West Point professor Col. Ty Seidule: Of course the Civil War was about slavery

source: youtube

  • For the misinformed "states' rights" history buff in your life: "Was the Civil War About Slavery?" - Col. Ty Seidule, history professor at the U.S. Military Academy at West Point, settles the debate once and for all
  • "Muh states rights!": No, The Confederacy Fought To Preserve American Chattel Slavery During The Civil War As Told By Colonel Ty Seidule, Professor Of History At The United States Military Academy At West Point
  • West Point professor Col. Ty Seidule: Of course the Civil War was about slavery
  • Colonel Ty Seidule for Prager University: Was the Civil War About Slavery?
  • Was the Civil War About Slavery? What a great ending!
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    Rhiannon Williamson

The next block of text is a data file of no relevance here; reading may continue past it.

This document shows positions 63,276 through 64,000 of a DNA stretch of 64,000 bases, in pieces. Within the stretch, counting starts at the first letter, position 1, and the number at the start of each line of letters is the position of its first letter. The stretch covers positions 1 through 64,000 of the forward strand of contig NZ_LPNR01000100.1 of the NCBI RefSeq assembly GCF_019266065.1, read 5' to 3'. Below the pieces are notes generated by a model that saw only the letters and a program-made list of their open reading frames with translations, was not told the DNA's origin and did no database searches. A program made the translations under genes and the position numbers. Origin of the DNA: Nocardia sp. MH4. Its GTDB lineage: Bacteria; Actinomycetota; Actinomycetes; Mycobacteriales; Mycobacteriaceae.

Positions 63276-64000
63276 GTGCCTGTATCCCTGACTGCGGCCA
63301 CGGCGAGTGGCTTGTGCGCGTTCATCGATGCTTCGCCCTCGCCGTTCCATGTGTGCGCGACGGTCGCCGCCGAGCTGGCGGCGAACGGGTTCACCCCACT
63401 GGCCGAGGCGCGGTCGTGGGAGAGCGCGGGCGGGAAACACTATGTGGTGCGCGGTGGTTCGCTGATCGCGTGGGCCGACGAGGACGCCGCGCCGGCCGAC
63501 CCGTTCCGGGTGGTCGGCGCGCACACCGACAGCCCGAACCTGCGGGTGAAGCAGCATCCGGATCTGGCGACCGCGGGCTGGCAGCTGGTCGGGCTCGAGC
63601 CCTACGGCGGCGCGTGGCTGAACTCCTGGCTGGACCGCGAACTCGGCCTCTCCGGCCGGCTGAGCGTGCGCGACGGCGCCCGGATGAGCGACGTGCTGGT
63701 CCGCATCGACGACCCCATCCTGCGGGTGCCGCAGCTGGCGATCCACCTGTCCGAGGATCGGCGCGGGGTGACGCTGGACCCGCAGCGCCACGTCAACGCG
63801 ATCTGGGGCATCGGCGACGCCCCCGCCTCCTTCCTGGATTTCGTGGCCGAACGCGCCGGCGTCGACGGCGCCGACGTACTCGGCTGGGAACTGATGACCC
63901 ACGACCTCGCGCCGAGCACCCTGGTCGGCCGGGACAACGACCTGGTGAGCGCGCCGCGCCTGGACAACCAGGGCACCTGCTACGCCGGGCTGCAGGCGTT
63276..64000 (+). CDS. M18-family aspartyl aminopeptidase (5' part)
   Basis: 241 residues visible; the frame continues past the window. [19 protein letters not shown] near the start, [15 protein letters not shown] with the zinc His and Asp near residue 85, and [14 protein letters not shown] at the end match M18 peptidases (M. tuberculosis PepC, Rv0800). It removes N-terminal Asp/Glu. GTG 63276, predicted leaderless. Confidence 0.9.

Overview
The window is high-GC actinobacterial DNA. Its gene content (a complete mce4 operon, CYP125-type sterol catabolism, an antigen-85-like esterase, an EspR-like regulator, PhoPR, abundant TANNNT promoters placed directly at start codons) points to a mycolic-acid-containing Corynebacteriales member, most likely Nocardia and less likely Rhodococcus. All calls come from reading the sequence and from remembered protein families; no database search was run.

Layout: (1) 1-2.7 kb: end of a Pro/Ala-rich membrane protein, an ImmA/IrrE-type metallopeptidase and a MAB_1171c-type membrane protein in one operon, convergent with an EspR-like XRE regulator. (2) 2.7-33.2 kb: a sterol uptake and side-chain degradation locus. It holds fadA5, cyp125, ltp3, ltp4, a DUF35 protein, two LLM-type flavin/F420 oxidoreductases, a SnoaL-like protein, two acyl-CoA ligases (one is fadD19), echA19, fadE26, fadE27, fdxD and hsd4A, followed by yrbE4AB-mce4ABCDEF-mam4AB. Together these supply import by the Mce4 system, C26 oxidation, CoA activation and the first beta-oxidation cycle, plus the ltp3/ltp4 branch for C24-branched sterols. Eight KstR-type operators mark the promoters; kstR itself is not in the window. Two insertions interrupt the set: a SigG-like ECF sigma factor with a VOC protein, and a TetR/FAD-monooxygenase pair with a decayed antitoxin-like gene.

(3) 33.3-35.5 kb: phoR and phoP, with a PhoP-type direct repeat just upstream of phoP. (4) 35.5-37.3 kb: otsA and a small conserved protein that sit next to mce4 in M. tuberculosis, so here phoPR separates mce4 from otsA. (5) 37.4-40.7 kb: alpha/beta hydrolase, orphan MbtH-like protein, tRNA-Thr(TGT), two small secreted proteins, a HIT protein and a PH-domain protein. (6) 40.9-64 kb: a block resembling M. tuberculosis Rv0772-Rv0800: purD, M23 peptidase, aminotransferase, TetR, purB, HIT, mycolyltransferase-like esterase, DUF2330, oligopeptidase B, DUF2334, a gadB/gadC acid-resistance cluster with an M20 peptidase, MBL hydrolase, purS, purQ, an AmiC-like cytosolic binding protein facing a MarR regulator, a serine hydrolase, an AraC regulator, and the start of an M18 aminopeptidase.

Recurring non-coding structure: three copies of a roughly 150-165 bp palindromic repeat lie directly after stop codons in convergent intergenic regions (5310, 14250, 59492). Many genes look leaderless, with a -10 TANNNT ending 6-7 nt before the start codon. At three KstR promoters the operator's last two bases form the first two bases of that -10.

just about every confederate state issued a declaration of independence and succession and in most if not all of those declaration slavery is mention with in the first paragraph as the cause and the reason for the succession **south carolina** The people of the State of South Carolina, in Convention assembled, on the 26th day of April, A.D., 1852, declared that the frequent violations of the Constitution of the United States, by the Federal Government, and its encroachments upon the reserved rights of the States, fully justified this State in then withdrawing from the Federal Union; but in deference to the opinions and wishes of the other **slaveholding** States, she forbore at that time to exercise this right. Since that time, these encroachments have continued to increase, and further forbearance ceases to be a virtue. **Georgia** The people of Georgia having dissolved their political connection with the Government of the United States of America, present to their confederates and the world the causes which have led to the separation. For the last ten years we have had numerous and serious causes of complaint against our non-slave-holding confederate States with reference to **the subject of African slavery**. They have endeavored to weaken our security, to disturb our domestic peace and tranquility, and persistently refused to comply with their express constitutional obligations to us in reference to that property, and by the use of their power in the Federal Government have striven to deprive us of an equal enjoyment of the common Territories of the Republic. This hostile policy of our confederates has been pursued with every circumstance of aggravation which could arouse the passions and excite the hatred of our people, and has placed the two sections of the Union for many years past in the condition of virtual civil war **Mississippi** In the momentous step which our State has taken of dissolving its connection with the government of which we so long formed a part, it is but just that we should declare the prominent reasons which have induced our course. **Our position is thoroughly identified with the institution of slavery-- the greatest material interest of the world.** Its labor supplies the product which constitutes by far the largest and most important portions of commerce of the earth. These products are peculiar to the climate verging on the tropical regions, and by an imperious law of nature, none but the black race can bear exposure to the tropical sun. These products have become necessities of the world, and **a blow at slavery is a blow at commerce and civilization.** That blow has been long aimed at the institution, and was at the point of reaching its consummation. There was no choice left us but submission to the mandates of abolition, or a dissolution of the Union, whose principles had been subverted to work out our ruin. **Texas** at least words it like an actual document of law The government of the United States, by certain joint resolutions, bearing date the 1st day of March, in the year A.D. 1845, proposed to the Republic of Texas, then *a free, sovereign and independent nation* [emphasis in the original], the annexation of the latter to the former, as one of the co-equal states thereof, The people of Texas, by deputies in convention assembled, on the fourth day of July of the same year, assented to and accepted said proposals and formed a constitution for the proposed State, upon which on the 29th day of December in the same year, said State was formally admitted into the Confederated Union. The controlling majority of the Federal Government, under various pretences and disguises, has so administered the [federal territories] as to exclude the citizens of the Southern States, unless under odious and unconstitutional restrictions [editor's note: "unconstitutional restrictions" means the prohibition on slavery], from all the immense territory owned in common by all the States on the Pacific Ocean, for the avowed purpose of acquiring sufficient power in the common government to use it as a means of destroying the institutions of Texas and her **sister slaveholding States**. . . . When we advert to the course of individual non-slave-holding States, and that a majority of their citizens, our grievances assume far greater magnitude.